6CHAPTER 15 – PLANT GROWTH AND DEVELOPMENT GROWTH REGULATORSCharacteristics The plant growth regulators (PGRs) are small, simple molecules of diverse chemical composition.They could be indole compounds (indole-3-acetic acid, IAA); adenine derivatives (N6-furfurylamino purine, kinetin), derivatives of carotenoids (abscisic acid, ABA); terpenes (gibberellic acid, GA3) or gases (ethylene, C2H4).Plant growth regulators are variously described as plant growth substances, plant hormones orphytohormones in literature.The PGRs can be broadly divided into two groups based on their functions in a living plant body.One group of PGRs are involved in growth promoting activities, such as cell division, cellenlargement, pattern formation, tropic growth, flowering, fruiting and seed formation. These arealso called plant growth promoters, e.g., auxins, gibberellins and cytokinins.The PGRs of the other group play an important role in plant responses to wounds and stresses ofbiotic and abiotic origin. They are also involved in various growth inhibiting activities such asdormancy and abscission. The PGR abscisic acid belongs to this group.The gaseous PGR, ethylene, could fit either of the groups, but it is largely an inhibitor of growthactivities.The Discovery of Plant Growth Regulators Interestingly, the discovery of each of the five major groups of PGRs have been accidental.Charles Darwin and his son Francis Darwin – observed phototropism in Canary grass.F.W. Went – isolated Auxin from tips of coleoptiles of oat seedlings.E. Kurosawa – reported the appearance of symptoms of the ‘Bakane disease’ in uninfected riceseedlings when they were treated with sterile filtrates of the fungus Gibberalla fujikuroi. Theactive substances were later identified as gibberellic acid.F. Skoog and co-workers – observed callus proliferation in tobacco callus in presence of extractsof vascular tissues/yeast extract/coconut milk or DNA in addition to Auxins.Skoog and Miller – identified and crystallised the cytokinesis promoting active substance andtermed it kinetin.Cousins – confirmed the release of a volatile substance from ripened oranges that hastened theripening of stored unripened bananas. Later this volatile substance was identified as ethylene, agaseous PGRDuring mid-1960s, three independent researches reported the purification and chemicalcharacterisation of three different kinds of inhibitors: inhibitor-B, abscission II and dormin. Laterall the three were proved to be chemically identical. It was named abscisic acid (ABA).Fig: Experiment used to demonstrate that tip of thecoleoptile is the source of auxin. Arrows indicatedirection of lightPrepared by –Dr. Anurag mittal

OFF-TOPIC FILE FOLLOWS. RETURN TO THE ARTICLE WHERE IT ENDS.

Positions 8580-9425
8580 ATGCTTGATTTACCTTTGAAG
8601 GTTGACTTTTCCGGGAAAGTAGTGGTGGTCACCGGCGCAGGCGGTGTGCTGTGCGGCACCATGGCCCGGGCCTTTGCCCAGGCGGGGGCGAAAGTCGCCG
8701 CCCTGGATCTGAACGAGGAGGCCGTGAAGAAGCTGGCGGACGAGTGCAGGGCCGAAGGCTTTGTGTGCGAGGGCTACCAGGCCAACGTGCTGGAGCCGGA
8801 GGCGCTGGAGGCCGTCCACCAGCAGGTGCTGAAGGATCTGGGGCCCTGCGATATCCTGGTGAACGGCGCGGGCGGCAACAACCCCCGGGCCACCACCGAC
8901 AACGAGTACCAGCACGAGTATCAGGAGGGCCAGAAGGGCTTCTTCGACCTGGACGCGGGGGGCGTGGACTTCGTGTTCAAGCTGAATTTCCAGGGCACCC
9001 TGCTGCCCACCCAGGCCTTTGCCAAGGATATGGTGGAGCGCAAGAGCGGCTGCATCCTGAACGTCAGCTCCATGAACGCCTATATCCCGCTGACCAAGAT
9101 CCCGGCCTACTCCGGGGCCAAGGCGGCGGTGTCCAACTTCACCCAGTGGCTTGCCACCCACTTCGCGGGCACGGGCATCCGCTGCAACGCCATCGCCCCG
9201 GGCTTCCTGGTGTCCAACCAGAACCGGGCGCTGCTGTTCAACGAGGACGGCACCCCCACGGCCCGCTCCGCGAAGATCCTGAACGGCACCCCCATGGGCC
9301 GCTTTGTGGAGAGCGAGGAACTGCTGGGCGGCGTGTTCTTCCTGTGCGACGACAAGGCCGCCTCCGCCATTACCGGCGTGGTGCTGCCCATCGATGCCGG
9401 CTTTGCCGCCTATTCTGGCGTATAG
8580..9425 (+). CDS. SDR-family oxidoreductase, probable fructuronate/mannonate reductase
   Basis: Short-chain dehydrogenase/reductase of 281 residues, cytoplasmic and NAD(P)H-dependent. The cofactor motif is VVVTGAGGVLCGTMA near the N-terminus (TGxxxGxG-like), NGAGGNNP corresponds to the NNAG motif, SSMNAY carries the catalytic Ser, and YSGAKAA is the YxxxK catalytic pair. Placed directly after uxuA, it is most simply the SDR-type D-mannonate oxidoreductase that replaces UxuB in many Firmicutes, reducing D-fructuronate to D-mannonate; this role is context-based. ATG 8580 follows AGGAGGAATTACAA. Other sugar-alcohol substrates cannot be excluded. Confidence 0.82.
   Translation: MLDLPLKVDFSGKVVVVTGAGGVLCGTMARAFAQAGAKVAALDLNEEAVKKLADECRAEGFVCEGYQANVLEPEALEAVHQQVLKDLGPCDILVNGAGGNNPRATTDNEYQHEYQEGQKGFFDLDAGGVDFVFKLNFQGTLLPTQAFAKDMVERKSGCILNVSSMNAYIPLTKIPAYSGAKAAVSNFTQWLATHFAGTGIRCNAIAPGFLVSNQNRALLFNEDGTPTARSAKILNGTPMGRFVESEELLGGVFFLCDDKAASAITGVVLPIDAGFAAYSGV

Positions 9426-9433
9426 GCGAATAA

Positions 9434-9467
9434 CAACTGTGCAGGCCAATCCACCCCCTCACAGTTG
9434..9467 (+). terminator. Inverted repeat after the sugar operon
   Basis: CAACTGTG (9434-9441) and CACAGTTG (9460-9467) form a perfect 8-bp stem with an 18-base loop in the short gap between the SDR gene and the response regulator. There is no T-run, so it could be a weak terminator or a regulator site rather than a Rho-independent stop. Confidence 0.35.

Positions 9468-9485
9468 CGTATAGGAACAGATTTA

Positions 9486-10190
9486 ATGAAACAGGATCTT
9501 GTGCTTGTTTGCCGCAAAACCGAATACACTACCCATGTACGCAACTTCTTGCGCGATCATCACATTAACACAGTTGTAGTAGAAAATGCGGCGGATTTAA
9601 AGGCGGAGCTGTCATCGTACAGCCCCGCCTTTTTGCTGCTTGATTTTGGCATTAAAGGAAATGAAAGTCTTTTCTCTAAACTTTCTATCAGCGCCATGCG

7CHAPTER 15 – PLANT GROWTH AND DEVELOPMENT EFFECTS OF PLANT GROWTH REGULATORSAUXINS Auxins (from Greek 'auxein' : to grow) was first isolated from human urine.The term 'auxin' is applied to theindole-3-acetic acid (IAA), and to othernatural and synthetic compounds havingcertain growth regulating properties.They are generally produced by the growingapices of the stems and roots, from wherethey migrate to the regions of their action.Auxins like IAA and indole butyric acid(IBA) have been isolated from plants.NAA (naphthalene acetic acid) and 2, 4-D(2, 4-dichlorophenoxyacetic) are syntheticauxins.All these auxins have been used extensivelyin agricultural and horticultural practices.They help to initiate rooting in stem cuttings, Fig: Apical dominance in plants :(a) A plant with apical bud intactan application widely used for plant(b) A plant with apical bud removed Note thepropagation.growth of lateral buds into branches afterAuxins promote flowering e.g. in pineapples.decapitation.They help to prevent fruit and leaf drop atearly stages but promote the abscission of older mature leaves and fruits.In most higher plants, the growing apical bud inhibits the growth of the lateral (axillary) buds,a phenomenon called apical dominance. Removal of shoot tips (decapitation) usually resultsin the growth of lateral buds. It is widely applied in tea plantations, hedge-making.Auxins also induce parthenocarpy, e.g., in tomatoes.They are widely used as herbicides. 2, 4-D, widely used to kill dicotyledonous weeds, does notaffect mature monocotyledonous plants.It is used to prepare weed-free lawns by gardeners.Auxin also controls xylem differentiation and helps in cell division.GIBBERELLINS There are more than 100 gibberellins reported from widely different organisms such as fungiand higher plants. They are denoted as GA1, GA2, GA3 and so on.However, Gibberellic acid (GA3) was one of the first gibberellins to be discovered and remainsthe most intensively studied form.All GAs are acidic.They have ability to cause an increase in length of axis. It is used to increase the length ofgrapes stalks.Gibberellins, cause fruits like apple to elongate and improve its shape.They also delay senescence. Thus, the fruits can be left on the tree longer so as to extend themarket period.GA3 is used to speed up the malting process in brewing industry.Sugarcane stores carbohydrate as sugar in their stems. Spraying sugarcane crop withgibberellins increases the length of the stem, thus increasing the yield by as much as 20 tonnesper acre.Spraying juvenile conifers with GAs hastens the maturity period, thus leading to early seedproduction.Prepared by –Dr. Anurag mittal